Participants were from Thailand, Chile, Burundi, Morocco,
Nigeria, Ireland, Indonesia, Malawi, Zimbabwe, Great Britain,
India, Lebanon, Egypt, Syria, Brazil, Mexico, Malaysia, and the
Two excellent synthesis papers were developed on the integration
of environment and sustainable development elements into (a)
extension (Nebraska case study done by C.A. Francis included) and
(b) higher education programs (Michigan case study done by F.
Bobbitt). Other papers included gender, FAO policy and programs,
summary reports from Asia, the Near East, Franco- and Anglophone
Africa, and central/ East Europe.
A final document will be prepared to help FAO facilitate this
worldwide shift in curriculum -- for both extension and higher
education. This is being written by a consultant.
The strengths of U.S. programs were evident -- growing faculty
commitment, joint appointments, regional extension and research
centers, Extension's targeted issues based programming, good
linkages to the public and broad citizen involvement in program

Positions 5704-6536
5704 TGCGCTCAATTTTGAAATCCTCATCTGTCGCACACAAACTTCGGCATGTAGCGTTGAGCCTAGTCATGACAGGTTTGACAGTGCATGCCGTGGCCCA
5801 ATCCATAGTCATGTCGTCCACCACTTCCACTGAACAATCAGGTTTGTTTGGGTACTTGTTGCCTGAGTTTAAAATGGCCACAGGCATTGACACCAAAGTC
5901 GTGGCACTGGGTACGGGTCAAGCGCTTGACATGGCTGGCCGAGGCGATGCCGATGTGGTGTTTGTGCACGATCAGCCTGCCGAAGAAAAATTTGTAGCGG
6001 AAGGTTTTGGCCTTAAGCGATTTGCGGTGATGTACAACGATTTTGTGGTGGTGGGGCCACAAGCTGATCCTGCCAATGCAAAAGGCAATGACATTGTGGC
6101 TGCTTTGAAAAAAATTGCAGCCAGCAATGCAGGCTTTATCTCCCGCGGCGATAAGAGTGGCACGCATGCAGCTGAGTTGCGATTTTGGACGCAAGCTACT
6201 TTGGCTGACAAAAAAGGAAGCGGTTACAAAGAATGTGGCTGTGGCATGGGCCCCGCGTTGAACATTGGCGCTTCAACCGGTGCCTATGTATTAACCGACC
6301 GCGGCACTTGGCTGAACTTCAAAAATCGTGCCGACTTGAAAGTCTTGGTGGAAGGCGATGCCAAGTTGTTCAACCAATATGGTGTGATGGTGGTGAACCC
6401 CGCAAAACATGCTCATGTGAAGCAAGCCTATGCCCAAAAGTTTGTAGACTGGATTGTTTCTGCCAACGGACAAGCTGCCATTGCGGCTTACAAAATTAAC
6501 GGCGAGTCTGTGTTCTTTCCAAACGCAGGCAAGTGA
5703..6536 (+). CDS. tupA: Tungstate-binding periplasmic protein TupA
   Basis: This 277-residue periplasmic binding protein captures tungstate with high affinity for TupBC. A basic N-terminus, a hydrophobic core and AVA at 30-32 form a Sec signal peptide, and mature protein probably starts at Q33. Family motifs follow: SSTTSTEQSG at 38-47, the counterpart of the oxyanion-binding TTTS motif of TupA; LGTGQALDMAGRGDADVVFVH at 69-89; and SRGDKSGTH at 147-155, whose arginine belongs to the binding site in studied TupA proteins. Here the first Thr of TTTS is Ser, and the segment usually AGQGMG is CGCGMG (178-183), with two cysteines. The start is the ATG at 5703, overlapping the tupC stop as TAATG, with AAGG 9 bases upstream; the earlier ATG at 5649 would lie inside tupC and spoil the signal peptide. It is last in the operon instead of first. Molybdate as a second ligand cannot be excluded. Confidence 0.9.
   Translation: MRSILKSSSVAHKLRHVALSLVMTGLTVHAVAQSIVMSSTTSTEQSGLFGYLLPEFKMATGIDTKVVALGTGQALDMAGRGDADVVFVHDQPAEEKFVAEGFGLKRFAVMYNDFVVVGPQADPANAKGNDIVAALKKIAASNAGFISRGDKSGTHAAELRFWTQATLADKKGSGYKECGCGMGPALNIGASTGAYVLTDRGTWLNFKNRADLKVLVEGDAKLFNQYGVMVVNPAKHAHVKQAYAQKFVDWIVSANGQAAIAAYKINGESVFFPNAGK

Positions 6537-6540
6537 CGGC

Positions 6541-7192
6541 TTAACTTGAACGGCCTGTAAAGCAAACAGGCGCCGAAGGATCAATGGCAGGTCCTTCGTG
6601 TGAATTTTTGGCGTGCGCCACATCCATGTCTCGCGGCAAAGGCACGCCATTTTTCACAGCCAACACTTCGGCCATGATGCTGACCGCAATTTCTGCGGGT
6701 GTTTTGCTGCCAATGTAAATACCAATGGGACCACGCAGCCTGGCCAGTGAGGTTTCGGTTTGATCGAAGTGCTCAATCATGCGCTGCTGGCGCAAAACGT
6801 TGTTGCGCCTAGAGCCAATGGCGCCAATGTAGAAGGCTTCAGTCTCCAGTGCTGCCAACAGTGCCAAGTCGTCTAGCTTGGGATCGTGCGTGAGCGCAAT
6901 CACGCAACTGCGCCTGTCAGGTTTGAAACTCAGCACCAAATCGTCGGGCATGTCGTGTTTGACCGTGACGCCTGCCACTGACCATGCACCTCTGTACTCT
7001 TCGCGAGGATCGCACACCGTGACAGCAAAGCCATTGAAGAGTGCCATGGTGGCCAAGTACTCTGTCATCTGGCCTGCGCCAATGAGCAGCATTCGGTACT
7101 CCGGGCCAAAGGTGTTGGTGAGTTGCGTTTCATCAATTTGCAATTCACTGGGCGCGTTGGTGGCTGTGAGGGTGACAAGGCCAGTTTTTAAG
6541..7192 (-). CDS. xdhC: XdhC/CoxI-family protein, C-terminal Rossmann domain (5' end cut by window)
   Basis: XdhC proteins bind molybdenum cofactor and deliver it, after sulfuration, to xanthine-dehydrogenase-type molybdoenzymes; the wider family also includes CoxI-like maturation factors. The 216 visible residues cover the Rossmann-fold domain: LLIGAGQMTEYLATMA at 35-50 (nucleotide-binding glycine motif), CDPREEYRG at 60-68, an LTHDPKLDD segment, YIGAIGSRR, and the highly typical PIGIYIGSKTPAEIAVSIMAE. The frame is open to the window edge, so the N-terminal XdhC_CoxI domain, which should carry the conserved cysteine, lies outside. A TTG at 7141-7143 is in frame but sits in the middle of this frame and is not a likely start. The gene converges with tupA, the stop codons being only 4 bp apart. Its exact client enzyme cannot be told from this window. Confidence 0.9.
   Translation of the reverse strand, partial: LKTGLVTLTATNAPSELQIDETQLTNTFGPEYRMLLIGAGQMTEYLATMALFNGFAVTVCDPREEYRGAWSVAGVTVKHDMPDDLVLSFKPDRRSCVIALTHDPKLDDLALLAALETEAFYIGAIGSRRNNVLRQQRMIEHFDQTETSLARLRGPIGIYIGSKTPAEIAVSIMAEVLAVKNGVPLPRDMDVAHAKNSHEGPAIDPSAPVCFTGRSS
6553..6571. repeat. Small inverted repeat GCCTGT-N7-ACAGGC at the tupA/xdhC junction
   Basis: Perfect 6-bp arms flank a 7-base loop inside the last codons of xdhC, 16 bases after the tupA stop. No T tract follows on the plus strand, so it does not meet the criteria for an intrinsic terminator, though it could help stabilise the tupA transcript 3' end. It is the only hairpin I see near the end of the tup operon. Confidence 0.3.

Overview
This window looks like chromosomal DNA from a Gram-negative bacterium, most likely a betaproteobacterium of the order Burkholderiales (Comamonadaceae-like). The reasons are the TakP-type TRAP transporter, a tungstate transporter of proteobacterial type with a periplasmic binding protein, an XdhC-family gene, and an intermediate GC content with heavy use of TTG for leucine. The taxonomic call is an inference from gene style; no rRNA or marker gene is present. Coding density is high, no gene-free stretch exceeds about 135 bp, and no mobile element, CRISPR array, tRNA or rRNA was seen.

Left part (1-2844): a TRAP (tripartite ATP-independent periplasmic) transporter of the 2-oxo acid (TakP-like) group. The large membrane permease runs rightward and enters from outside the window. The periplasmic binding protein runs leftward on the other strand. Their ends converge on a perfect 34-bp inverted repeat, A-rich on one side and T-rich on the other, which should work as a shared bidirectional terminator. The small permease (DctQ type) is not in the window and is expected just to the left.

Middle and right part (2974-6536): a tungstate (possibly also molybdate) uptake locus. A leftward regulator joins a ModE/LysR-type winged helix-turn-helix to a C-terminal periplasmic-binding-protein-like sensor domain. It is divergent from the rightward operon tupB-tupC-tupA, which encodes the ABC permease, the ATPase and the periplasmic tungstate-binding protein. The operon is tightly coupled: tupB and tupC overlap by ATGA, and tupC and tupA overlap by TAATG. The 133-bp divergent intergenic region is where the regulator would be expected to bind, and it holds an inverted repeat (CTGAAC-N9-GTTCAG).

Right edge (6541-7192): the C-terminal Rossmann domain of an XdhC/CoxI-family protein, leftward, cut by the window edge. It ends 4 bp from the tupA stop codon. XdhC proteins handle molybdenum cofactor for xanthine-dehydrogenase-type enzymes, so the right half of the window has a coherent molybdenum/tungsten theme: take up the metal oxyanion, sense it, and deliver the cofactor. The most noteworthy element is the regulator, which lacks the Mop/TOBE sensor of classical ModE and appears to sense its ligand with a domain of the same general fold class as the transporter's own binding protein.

development, a growing land-grant commitment to sustainability,
many colleges of agriculture's curriculum renewal efforts, and
the emphasis on natural resources.
The breadth of the future issues and problems -- population,
diversity, diminishing resources, boundedness, and lack of
citizen knowledge about the food system and our role in it --
continue to challenge us here in the U.S.
As a result of this conference, I think we need to redouble our
commitment -- environmentalism and sustainability must become
integral to our expanded teaching efforts and our extension
missions, and underpin our all research.
The third world has vast environmental problems and limited
resources, as we do, but their problems seem so immediate. Few
of us seem to realize that we are all interconnected, artificial
constructs and linked components in the global system.
All this provides either a fertile arena for totally fatalistic
pessimism, or a slight breeding ground for hope. The
consultation showed some valiant individual and institutional
attempts at small, but linked triumphs.
The risks in promoting and advocating environmentalism,
sustainability, and ultimately, stewardship, are immense and
intimidating, extensive and overwhelming; successes will be few
and far between, I believe. But as I look at it, we simply
cannot afford not to participate. We must continue challenging
the present, thinking out new thoughts, developing new visions,
and acting in consort with each other as family.
Thanks again for all your help, and Season's Greetings.